Mercedes reveals 2021 development balancing act

Mercedes’ W12 livery on the 2022 F1 showcar

Mercedes technical director Mike Elliott has spoken of the challenge his team faced in balancing the development of last year’s W12 against the incoming W13.

Throughout the 2021 Formula 1 season teams split their resources between continuing to develop their current cars and turning their efforts on to the all-new 2022 rules.

For Mercedes, that challenge was complicated by being locked in a world championship battle with Red Bull.

“We first started working on the regulations for the ‘22 car back in the start of ‘20,” he explained.

“And we’ve done all the initial work in CFD, we’ve done some initial work in the wind tunnel as well. The big development items like gearboxes are started.

“But as COVID kicked in, it became clear that we were going to delay the regulations for a year.”

Early in the 2020 season the sport took the pragmatic decision to push back the new rule set by a year.

It was a means of cost saving at a time when teams were furloughing staff amid a delayed start to the racing season.

Instead, teams carried modified versions of the 2020 machinery into last season ahead of the radical new rules coming into force for 2022.

“We also had the challenge that we wanted to drop the downforce for the ‘21 car. It was felt that was a necessary direction, the cars were getting too quick,” Elliott explained.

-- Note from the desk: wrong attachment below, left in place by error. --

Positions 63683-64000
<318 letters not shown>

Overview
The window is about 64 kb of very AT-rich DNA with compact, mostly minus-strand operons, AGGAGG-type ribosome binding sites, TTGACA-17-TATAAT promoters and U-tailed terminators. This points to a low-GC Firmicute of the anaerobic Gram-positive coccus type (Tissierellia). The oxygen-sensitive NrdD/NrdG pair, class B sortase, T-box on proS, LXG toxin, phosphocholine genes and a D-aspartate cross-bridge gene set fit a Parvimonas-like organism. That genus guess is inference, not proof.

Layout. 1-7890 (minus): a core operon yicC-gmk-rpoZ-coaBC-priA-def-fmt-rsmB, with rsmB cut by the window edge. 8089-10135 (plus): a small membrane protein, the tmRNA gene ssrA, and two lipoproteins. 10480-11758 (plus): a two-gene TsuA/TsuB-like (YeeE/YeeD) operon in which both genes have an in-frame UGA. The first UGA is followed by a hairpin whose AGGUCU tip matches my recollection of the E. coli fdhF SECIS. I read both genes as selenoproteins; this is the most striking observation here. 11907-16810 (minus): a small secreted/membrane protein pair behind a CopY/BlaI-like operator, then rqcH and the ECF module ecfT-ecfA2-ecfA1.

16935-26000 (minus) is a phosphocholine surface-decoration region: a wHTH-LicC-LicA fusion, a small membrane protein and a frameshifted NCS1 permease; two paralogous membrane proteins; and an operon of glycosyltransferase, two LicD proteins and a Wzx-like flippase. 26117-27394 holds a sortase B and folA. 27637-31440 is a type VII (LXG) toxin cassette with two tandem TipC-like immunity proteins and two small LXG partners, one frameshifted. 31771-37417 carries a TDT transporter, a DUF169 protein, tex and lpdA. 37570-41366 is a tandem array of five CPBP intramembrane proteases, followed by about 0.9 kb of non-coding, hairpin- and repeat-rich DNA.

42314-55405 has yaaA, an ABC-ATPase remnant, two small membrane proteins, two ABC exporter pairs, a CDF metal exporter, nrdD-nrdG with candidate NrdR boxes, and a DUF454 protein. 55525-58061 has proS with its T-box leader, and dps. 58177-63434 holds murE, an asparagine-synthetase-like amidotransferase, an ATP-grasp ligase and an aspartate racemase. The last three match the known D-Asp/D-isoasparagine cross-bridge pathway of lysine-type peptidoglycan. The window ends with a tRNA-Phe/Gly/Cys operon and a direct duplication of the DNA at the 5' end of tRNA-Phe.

“So we had to turn all of our focus back to the ‘21 car and it wasn’t until the beginning of ‘21 that we actually got back on [with] work on the ‘22 car.

“And all through that, that was about trying to balance the development of the current car versus the future car, with the future car being the car we’re about to run.

“One of the biggest difficulties of developing this car has been about how much resource we could put into it,” he added.

“Last year, we were fighting for a championship and we needed to make sure that we did a good job with that, and we also did a good job with this year’s car. That was a big challenge.”

Complicating matters were financial regulations which came into force last year, limiting teams to $145 million, dropping to $140 million this year.

There were also technical restrictions placed upon Mercedes by virtue of its success, with reduced wind tunnel time afforded to the world championship winners.

“So we had to choose really carefully what resource we spend on the ‘21 car versus what resource we spend on the ‘22 car.”

That equation, coupled with the unknowns created by effectively all-new aerodynamic regulations, has created a swathe of unknowns.

“In a normal year, you’ve got a pretty good idea what you need to find over the winter,” Elliott noted.

“With a brand new set of regulations, who knows what’s going to turn up? Who knows what the competition will have brought?

“Hopefully we’ve got enough that we’ll be out in front.

“I think for us as engineers, it’s about the engineering challenge and what can we bring, and how can we compete with our opposition,” he added.

“But standing back as a fan and looking from the outside in, what we want is great racing. We want to entertain the fans, we want them to enjoy what they see.

“Hopefully this new set of regulations brings about some really good racing.”

Mercedes is set to unveil its all-new car, the W13, on February 18 ahead of pre-season testing commencing in Spain on February 23.

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